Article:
Surgery: Current Research

Surgery: Current Research
Open Access

ISSN: 2161-1076

447480721009

Ligasure versus ligature for total thyroidectomy: Is there a difference?


2nd International Conference on Surgery and Anesthesia

September 16-18, 2013 Hampton Inn Tropicana, Las Vegas, NV, USA

Mahmoud F. Sakr

Posters: Surgery Curr Res

Abstract :

Objective: The present controlled randomized study was conducted to compare operative details and post-operative outcomes in consecutive patients undergoing LigaSure total thyroidectomy (LTT) or conventional total thyroidectomy (CTT). Methods: All patients (n=196) requiring total thyroidectomy (TT) for benign (n=169, 86.2%) or malignant (n=27, 13.8%) thyroid disease, at the Main Alexandria University Hospital, Egypt, and Ahmadi Hospital, Kuwait, during 2010-2012, were randomized to undergo either LTT (n=96) or CTT (n=100). Patients? demographics, indication for surgery, operative details, hospital stay, time off-work, and postoperative pain and complications, were all prospectively recorded. Patients were followed-up for 12-36 months. Results: There were 174 (88.8%) women and 22 (11.2%) men, with a mean age of 36.2?5.79 years (range 18-49 years). There were no statistically significant differences in age, gender, indication for surgery, and length of incision between both groups. LigaSure TT resulted in significantly shorter operative time (62?16.5 minutes versus 89?11.6 minutes, respectively, P=0.001), reduced intra- and post-operative blood loss (mean difference 60?10.5 ml), less post-operative pain and parenteral analgesia, shorter hospital stay, and more rapid return to work. There were no significant differences in post-operative complications between both groups. After LTT, six patients (6.3%) suffered from transient (<6 months) hypocalcemia and four (4.2%) suffered from transient recurrent laryngeal nerve palsy as compared to seven patients (7%) and six patients (6%), respectively after CTT (P>0.05). Conclusion: LigaSure TT is as safe as CTT, with the additional benefit of reduced operative time, less post-operative pain, shorter hospital stay and more rapid return to work.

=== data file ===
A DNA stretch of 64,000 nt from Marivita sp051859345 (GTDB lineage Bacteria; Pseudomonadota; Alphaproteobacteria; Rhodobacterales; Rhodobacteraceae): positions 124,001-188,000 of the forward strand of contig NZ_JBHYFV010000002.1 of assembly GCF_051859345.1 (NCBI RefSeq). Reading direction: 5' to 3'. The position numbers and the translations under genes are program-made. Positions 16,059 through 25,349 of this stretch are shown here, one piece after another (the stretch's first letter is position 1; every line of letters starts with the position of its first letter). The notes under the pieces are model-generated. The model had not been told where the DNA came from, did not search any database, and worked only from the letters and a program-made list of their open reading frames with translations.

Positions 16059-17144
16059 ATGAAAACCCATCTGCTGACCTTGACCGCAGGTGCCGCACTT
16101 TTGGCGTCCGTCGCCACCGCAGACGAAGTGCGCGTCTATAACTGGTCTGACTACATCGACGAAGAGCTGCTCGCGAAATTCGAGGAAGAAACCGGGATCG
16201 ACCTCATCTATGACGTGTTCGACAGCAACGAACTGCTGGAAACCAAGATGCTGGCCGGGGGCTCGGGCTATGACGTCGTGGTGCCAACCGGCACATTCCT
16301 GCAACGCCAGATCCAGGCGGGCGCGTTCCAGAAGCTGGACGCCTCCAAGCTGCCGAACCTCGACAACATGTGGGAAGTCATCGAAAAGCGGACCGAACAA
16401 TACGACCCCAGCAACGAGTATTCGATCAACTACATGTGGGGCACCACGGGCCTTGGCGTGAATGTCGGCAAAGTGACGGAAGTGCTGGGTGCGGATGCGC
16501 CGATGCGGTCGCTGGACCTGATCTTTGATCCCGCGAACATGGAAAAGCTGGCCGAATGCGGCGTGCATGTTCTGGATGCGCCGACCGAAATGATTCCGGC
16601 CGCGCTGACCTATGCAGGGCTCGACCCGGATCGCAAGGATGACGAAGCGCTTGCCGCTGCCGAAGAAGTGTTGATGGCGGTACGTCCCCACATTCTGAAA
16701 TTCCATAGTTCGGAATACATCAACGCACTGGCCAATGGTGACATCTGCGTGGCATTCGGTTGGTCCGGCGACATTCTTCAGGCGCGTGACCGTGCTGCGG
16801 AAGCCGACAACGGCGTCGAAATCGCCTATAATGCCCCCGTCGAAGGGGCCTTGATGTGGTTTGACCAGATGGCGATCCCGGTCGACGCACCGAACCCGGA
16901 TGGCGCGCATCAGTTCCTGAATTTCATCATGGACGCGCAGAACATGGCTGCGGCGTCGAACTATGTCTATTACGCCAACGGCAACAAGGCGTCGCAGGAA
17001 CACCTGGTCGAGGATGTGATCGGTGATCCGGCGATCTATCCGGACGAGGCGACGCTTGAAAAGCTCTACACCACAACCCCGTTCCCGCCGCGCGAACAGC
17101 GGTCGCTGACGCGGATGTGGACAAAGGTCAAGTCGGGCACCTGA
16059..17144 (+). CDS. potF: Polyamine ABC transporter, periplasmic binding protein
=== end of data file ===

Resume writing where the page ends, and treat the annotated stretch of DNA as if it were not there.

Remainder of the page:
Biography :

Mahmoud F. Sakr has completed his Master?s Degree in Surgery at the age of 27 years and his Ph.D. at the age of 32 years from University of Alexandria, Egypt, and had his fellowship in Surgery and Organ Transplantation at the Pittsburgh University School of Medicine, PA, USA. He is the Chief of the Head and Neck and Endocrine Surgery Department at the Faculty of Medicine, Alexandria University, Egypt. He has published more than 10 surgical books and 85 papers in reputed journals and has been serving as an editorial board member of repute

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